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Hedge Weakness Slows Countrywide's Growth

Countrywide Financial Corp. had a pretty good year in 2004, but its fourth-quarter results were marred by poor hedging correlation, demonstrating why Countrywide is among the big lenders that would like to shrink the size of the servicing asset on their balance sheets by carrying a lower servicing fee.

Hedging the MSR portfolio is supposed to reduce earnings volatility. But even the experts run into trouble once in a while. Countrywide posted a $278 million pretax loss attributable to the company's loan servicing unit as the value of its financial hedges fell, but MSR values failed to rise as expected to offset the hedging losses. Blame it on an unexpected flattening of the yield curve between Treas-uries and 30-year mortgage rates.

That hedging snafu limited mortgage earnings to $220 million on a pretax basis, down from $680 million in the fourth quarter of 2003.

Overall, Countrywide's loan servicing income fell by $255 million in the fourth quarter as a flattening of the yield curve, a tightening of mortgage-swap spreads and a reduction in interest rate volatility combined to reduce the value of hedge instruments without producing a corresponding increase in the value of its MSR portfolio.

Stanford Kurland, president and chief operating officer of CFC, said in a conference call with investors and analysts the company does not plan to change its hedging strategy, and he urged investors to look at the long-term performance of Countrywide's hedging strategy. One problem with quarterly financial statements is that they give investors a snapshot of hedges and MSR values at the end of the quarter, rather than averaging out performance over the quarter or giving investors a longer-term view into hedging reliability.

What was unique in this quarter for Countrywide was that despite increases in rates affecting Treasuries, mortgage rates were relatively unchanged. The tightening of mortgage rates to Treasury rates "plays a little bit of havoc with the valuation of the MSR asset," Mr. Kurland said.

The economic conditions that unfolded in the fourth quarter led to less recovery in MSR values than the company's models would have predicted, he acknowledged.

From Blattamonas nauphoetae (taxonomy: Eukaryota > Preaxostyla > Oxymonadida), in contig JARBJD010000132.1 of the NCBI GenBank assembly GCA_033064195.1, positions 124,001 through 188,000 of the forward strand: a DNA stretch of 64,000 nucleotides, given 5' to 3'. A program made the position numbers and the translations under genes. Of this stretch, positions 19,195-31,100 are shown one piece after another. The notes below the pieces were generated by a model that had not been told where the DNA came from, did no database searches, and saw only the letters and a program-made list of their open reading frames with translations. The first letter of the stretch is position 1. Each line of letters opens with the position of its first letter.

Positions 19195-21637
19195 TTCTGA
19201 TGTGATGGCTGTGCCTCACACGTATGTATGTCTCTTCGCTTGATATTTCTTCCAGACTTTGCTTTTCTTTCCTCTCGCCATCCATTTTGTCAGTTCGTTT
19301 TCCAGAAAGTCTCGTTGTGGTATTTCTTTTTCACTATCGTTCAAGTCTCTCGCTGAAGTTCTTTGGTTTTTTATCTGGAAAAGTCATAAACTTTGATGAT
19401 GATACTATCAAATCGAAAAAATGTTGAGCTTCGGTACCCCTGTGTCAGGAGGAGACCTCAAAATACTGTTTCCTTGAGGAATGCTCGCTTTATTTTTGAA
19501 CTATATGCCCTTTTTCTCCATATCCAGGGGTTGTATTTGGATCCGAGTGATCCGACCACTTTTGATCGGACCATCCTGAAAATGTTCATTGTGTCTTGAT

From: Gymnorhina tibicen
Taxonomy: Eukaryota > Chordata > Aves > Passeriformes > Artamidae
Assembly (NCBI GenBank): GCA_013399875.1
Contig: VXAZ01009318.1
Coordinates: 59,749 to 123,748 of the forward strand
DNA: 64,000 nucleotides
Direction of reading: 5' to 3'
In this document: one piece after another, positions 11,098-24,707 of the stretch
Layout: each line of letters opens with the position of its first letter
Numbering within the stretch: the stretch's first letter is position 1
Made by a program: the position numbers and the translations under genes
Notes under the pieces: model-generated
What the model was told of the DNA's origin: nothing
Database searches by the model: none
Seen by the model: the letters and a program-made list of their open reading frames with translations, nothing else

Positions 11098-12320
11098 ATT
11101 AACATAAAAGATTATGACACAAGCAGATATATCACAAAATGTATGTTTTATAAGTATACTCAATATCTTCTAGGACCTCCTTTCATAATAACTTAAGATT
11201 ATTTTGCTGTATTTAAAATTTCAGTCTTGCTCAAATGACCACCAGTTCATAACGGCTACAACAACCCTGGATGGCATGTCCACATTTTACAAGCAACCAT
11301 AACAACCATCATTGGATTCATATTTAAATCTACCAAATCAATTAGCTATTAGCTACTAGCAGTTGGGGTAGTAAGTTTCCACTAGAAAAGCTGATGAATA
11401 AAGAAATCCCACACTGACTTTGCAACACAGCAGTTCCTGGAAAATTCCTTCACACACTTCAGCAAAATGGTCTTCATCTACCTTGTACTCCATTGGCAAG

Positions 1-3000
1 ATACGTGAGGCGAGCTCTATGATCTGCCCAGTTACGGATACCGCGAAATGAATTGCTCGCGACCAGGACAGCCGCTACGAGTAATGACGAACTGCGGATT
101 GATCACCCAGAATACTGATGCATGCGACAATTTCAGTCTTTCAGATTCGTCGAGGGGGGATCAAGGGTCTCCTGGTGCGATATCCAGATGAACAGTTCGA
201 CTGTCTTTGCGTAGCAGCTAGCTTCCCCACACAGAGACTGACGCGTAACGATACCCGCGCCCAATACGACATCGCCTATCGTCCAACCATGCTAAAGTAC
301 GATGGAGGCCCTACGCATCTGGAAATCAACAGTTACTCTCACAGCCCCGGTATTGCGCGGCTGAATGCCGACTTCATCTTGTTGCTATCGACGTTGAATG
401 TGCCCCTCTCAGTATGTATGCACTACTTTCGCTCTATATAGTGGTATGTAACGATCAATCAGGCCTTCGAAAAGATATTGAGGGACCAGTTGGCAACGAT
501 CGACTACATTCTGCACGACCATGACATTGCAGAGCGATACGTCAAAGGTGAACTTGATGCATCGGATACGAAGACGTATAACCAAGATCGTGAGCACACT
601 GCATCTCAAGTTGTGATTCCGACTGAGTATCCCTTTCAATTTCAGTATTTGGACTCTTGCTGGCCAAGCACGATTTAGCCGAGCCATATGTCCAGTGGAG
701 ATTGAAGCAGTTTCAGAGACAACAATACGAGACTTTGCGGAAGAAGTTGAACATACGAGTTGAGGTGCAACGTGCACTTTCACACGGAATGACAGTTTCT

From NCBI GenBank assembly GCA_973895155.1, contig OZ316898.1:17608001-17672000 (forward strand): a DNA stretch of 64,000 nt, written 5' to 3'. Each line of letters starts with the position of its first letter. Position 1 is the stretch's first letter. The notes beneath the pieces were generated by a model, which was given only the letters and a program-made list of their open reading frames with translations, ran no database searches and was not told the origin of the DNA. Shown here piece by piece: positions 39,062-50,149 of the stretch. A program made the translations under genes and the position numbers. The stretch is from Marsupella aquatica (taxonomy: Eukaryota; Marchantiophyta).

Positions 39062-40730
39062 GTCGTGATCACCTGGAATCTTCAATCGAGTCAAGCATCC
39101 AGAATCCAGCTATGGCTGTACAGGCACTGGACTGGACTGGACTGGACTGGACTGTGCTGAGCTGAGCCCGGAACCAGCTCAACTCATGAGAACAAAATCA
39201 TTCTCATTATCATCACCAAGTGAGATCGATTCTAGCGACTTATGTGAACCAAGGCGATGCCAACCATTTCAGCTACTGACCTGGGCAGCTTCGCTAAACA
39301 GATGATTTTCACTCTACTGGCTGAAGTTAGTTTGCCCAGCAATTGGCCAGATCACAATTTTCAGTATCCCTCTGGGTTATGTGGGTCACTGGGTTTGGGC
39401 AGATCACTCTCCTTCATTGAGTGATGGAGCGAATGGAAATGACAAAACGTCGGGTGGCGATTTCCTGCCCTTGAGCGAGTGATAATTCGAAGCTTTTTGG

In heavy trading volume on the day earnings were released, Countrywide's stock price declined by $2.12, or 5.6%.

Countrywide has assiduously grown its "diversified" businesses that are not directly tied to mortgage banking activity, but the company remains very much anchored in the mortgage business, so a hedging setback catches the attention of investors quickly.

The company serviced $838 billion of home loans at the end of the year, up $52 billion from Sept. 30. Countrywide services the largest mortgage portfolio in the industry. Its size, now approaching $1 trillion, would have seemed unthinkable even a few years ago.

Despite the poor servicing performance, Countrywide produced $363 billion of home loans last year, down 17% from the 2003 record. But 2004 volume was still the second best annual total in the company's history, and Countrywide has demonstrated an ability to make the transition from a refinancing to a home purchase environment. Home purchase loans, as opposed to refinancing, accounted for $176 billion of Countrywide's 2004 total, a company record.

Loan production income fell by $155 million in the fourth quarter from the third, despite an increase in lending volume to $95 billion in the quarter. Countrywide attributed this decline to lower gain on sale from home-equity lending and lower net interest income.

Countrywide chairman and CEO Angelo Mozilo said during the company's conference call that rising income from the company's bank, capital markets and insurance groups helped keep the company's earnings almost flat from 2003 to 2004. As diversified businesses grow, they may one day dwarf the size of the MSR asset and mitigate the volatility of servicing values.

"A very important factor in the fourth-quarter earnings is that diversification earnings rose 55%," Mr. Mozilo said. "This is evidence of continued success in diversifying the company's earnings base."

He also reiterated his support for a lower minimum servicing fee, which would have the result of shrinking the value of the MSR asset on the company's balance sheet going forward.

Mr. Mozilo said he believes the move to reduce the minimum fee is "getting some traction" with Fannie Mae and Freddie Mac.

"We're working very hard on it with both Freddie and Fannie. I think at this point we have a 50-50 chance of getting it done."

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